Cirque Eloize iD at Adrienne Arsht Center
From director Jeannot Painchaud: “Sixteen artists on stage, thirteen circus disciplines, and the discovery of a world which is new to us, that of urban dances such as breakdance and hip-hop.”
Cirque Eloize iD
If you go
What: ‘Cirque Éloize iD’
Where: Ziff Ballet Opera House at the Adrienne Arsht Center for the Performing Arts, 1300 Biscayne Blvd., Miami
When: 8 p.m. Tuesday-Saturday, 7:30 p.m. Sunday, 2 p.m. Saturday-Sunday, through Sept. 4
Info: 305-949-6722, www.arshtcenter.org
When he was growing up in Poland, Krzysztof Soroczynski discovered a magical space on his grandmothers farm. The boy, his brother and cousin turned a large barn into their personal playground, a place where they could build traps and tunnels, hide from each other, then jump out, leap from the tops of haystacks. There, Soroczynski got the first taste of his future life as an acrobat.
For me, that barn was alive, he says. There were small animals and strange noises. The doors were like huge arms, hugging us.
Decades later, Soroczynski has recreated his barn experience in the most uncommon of places: as the showpiece act in Cirque Éloize iD, this summers hoped-for blockbuster at Miamis Adrienne Arsht Center for the Performing Arts.
Opening Tuesday and running through Sept. 4, the show is a made-for-the-stage urban circus, a blend of traditional circus arts (juggling, contortionists, aerialists, acrobats and the like), hip-hop, break dancing, electronica and other music. This interdisciplinary fusion is displayed in ever-changing combinations on a cityscape set which, at the right moment, reveals itself as Soroczynskis barn-inspired invention: the trampowall.
I wanted the wall to be alive, just like my childhood barn, he says. The acrobats move, and the trampoline reacts as well; the wall moves. Its nearly like another show.
Jeannot Painchaud, one of the artists who launched Cirque Éloize in 1993, is the companys artistic director as well as creator-director of iD. The trampowall, a kind of vertical multilevel trampoline, came about, he explains, because the show needed a masterpiece.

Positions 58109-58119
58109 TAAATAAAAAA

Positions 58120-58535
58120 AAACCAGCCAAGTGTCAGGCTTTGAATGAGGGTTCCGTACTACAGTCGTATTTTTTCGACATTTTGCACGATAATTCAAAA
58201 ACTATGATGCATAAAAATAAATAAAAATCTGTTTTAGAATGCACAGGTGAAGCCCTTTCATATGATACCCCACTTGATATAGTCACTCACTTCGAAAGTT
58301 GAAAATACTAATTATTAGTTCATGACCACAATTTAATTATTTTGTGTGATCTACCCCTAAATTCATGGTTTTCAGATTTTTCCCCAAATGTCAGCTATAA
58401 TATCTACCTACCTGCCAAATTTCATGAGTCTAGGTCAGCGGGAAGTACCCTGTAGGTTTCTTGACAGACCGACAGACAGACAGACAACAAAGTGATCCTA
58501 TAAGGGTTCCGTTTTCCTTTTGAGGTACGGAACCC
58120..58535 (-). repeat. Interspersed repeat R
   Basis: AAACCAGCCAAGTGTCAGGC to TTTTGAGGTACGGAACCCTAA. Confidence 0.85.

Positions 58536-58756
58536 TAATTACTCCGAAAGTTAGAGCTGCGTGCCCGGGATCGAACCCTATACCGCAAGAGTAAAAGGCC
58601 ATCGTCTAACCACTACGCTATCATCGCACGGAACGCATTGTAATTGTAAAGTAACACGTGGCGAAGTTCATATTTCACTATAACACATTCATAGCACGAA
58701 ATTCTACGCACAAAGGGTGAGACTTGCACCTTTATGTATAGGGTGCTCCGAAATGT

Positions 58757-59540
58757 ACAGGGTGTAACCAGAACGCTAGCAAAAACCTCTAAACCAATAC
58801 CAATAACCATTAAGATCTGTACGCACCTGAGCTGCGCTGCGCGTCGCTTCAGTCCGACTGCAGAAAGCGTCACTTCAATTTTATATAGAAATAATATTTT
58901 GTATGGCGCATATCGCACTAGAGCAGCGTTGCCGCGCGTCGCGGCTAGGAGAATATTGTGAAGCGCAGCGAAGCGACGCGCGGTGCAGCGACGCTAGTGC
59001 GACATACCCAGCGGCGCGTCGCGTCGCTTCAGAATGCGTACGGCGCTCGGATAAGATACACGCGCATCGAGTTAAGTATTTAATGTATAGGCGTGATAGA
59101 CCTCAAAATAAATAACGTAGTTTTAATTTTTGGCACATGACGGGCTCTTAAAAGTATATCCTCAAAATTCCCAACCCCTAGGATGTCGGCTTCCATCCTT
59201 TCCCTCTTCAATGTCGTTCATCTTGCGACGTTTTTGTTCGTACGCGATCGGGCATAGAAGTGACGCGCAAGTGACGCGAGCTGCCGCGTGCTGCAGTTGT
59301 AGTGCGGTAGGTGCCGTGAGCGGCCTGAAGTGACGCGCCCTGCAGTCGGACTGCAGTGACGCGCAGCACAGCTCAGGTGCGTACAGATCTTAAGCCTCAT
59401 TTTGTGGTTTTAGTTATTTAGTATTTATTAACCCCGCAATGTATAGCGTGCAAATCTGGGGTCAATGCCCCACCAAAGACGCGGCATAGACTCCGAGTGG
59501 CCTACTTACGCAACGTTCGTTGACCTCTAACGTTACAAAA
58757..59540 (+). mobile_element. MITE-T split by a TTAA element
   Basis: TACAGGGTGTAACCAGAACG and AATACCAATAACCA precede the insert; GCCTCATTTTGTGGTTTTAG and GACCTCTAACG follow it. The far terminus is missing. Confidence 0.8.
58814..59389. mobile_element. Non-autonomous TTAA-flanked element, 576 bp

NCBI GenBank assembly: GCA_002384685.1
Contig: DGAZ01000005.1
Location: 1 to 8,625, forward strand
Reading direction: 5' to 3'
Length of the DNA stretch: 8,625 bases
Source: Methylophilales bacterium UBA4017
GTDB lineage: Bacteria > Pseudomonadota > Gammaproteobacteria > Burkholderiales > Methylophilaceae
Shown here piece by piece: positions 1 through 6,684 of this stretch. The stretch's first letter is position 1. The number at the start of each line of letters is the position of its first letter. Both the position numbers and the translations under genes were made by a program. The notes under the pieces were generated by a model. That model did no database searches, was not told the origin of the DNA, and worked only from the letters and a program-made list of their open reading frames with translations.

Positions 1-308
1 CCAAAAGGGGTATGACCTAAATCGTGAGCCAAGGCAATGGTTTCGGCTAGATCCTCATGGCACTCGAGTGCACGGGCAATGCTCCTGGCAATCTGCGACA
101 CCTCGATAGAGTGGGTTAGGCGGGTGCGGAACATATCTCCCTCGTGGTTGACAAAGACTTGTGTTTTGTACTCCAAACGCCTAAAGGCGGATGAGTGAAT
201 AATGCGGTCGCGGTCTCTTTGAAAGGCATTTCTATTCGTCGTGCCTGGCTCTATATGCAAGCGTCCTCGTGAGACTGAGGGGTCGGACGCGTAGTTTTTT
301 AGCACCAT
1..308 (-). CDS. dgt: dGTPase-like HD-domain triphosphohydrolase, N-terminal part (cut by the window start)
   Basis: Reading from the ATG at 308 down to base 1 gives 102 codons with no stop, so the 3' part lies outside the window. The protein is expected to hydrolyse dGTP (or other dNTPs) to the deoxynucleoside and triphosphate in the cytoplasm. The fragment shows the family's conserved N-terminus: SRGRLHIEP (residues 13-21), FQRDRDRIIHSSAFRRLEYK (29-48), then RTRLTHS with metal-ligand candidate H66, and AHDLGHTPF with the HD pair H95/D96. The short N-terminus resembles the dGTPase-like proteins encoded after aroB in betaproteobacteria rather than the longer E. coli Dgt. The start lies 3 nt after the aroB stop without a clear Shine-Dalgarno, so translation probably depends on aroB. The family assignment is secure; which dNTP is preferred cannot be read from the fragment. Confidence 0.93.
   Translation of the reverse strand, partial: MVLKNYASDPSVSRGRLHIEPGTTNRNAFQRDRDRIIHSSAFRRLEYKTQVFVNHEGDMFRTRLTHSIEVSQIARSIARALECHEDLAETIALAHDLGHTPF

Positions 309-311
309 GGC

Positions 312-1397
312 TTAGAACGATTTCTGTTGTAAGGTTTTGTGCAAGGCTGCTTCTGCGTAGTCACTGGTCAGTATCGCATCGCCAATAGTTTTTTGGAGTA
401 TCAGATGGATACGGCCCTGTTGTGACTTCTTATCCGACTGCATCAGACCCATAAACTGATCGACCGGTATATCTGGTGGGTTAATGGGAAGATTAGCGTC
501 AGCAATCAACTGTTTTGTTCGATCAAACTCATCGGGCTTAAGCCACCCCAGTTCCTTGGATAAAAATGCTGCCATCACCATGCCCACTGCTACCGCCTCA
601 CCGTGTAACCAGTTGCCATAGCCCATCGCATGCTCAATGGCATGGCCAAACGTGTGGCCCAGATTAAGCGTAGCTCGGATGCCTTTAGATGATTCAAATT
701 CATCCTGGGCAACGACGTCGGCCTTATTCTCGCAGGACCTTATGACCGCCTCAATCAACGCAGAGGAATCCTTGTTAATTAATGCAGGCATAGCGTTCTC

He adds: Its eight minutes of people jumping everywhere, like kamikazes. Windows open, doors come out. It really represents when people take possession of a city, when it becomes their territory.
iD is the seventh show from the Montreal-based Cirque Éloize. Cirque du Soleil, whose Alegría is running at the BankAtlantic Center in Sunrise through July 31, is the larger, better-known and more prolific Canadian circus company. But both troupes have partnered in presenting iD, and future collaborations are in the works.
Soroczynski observes the companies differences:
Cirque du Soleil does huge shows under the huge top, he says. Cirque Éloize was developed for proscenium presentations. We have smaller casts of multi-disciplinary artists. Each cirque excels in its own specialties, and both are unique. But Cirque du Soleil will help us with new possibilities.
Cirque Éloize iD follows such past summer hits as Slavas Snowshow and Fuerza Bruta into the Arshts Ziff Ballet Opera House. Scott Shiller, the centers executive vice president, argues that iD has the edginess of Fuerza Bruta and the family friendliness of Slavas Snowshow.
Its engaging. You can bring the family and your abuela, Shiller says. At the same time, the sound and imagery are similar to Fuerza Bruta. Its like Miamis psyche. I think Jeannot created it for Miami, even if he didnt know it at the time. Its contemporary, exciting, nonverbal. I think the audience will feel very much at home.
To bolster that connection, Shiller dreamed up an interactive media wall that will launch with iD, perhaps becoming part of the shows future engagements or other shows at the Arsht. The centers tech wizards are making the wall a reality, but Shiller explains the idea.
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Submited at Sunday, July 24th, 2011 at 3:00 pm on Uncategorized by ethan
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